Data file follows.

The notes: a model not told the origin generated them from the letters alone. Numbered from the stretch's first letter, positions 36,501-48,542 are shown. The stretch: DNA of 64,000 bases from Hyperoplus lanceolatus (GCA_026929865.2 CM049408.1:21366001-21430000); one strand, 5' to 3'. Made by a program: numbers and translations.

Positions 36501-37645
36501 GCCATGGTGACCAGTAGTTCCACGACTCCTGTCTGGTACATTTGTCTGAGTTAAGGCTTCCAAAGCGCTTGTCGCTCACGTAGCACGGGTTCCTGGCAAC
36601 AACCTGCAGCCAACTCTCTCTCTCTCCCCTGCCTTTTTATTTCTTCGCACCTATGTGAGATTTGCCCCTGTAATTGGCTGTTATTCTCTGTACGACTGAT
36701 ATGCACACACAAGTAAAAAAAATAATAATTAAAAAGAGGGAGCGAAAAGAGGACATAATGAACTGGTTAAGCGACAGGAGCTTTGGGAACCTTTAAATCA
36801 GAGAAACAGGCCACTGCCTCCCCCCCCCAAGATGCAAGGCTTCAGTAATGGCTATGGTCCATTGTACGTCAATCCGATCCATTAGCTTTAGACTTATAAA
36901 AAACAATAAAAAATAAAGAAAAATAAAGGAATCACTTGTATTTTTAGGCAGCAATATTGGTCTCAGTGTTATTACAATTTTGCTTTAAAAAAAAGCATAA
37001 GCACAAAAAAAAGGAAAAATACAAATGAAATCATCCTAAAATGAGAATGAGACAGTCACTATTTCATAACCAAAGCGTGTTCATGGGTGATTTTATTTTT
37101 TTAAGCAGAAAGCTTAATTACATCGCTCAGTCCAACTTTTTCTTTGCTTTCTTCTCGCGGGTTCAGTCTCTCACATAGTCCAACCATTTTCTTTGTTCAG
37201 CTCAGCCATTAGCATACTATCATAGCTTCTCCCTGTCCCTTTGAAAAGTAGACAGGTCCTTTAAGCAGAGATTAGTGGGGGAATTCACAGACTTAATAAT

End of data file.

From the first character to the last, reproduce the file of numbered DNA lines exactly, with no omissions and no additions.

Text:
The notes: a model not told the origin generated them from the letters alone. Numbered from the stretch's first letter, positions 36,501-48,542 are shown. The stretch: DNA of 64,000 bases from Hyperoplus lanceolatus (GCA_026929865.2 CM049408.1:21366001-21430000); one strand, 5' to 3'. Made by a program: numbers and translations.

Positions 36501-37645
36501 GCCATGGTGACCAGTAGTTCCACGACTCCTGTCTGGTACATTTGTCTGAGTTAAGGCTTCCAAAGCGCTTGTCGCTCACGTAGCACGGGTTCCTGGCAAC
36601 AACCTGCAGCCAACTCTCTCTCTCTCCCCTGCCTTTTTATTTCTTCGCACCTATGTGAGATTTGCCCCTGTAATTGGCTGTTATTCTCTGTACGACTGAT
36701 ATGCACACACAAGTAAAAAAAATAATAATTAAAAAGAGGGAGCGAAAAGAGGACATAATGAACTGGTTAAGCGACAGGAGCTTTGGGAACCTTTAAATCA
36801 GAGAAACAGGCCACTGCCTCCCCCCCCCAAGATGCAAGGCTTCAGTAATGGCTATGGTCCATTGTACGTCAATCCGATCCATTAGCTTTAGACTTATAAA
36901 AAACAATAAAAAATAAAGAAAAATAAAGGAATCACTTGTATTTTTAGGCAGCAATATTGGTCTCAGTGTTATTACAATTTTGCTTTAAAAAAAAGCATAA
37001 GCACAAAAAAAAGGAAAAATACAAATGAAATCATCCTAAAATGAGAATGAGACAGTCACTATTTCATAACCAAAGCGTGTTCATGGGTGATTTTATTTTT
37101 TTAAGCAGAAAGCTTAATTACATCGCTCAGTCCAACTTTTTCTTTGCTTTCTTCTCGCGGGTTCAGTCTCTCACATAGTCCAACCATTTTCTTTGTTCAG
37201 CTCAGCCATTAGCATACTATCATAGCTTCTCCCTGTCCCTTTGAAAAGTAGACAGGTCCTTTAAGCAGAGATTAGTGGGGGAATTCACAGACTTAATAAT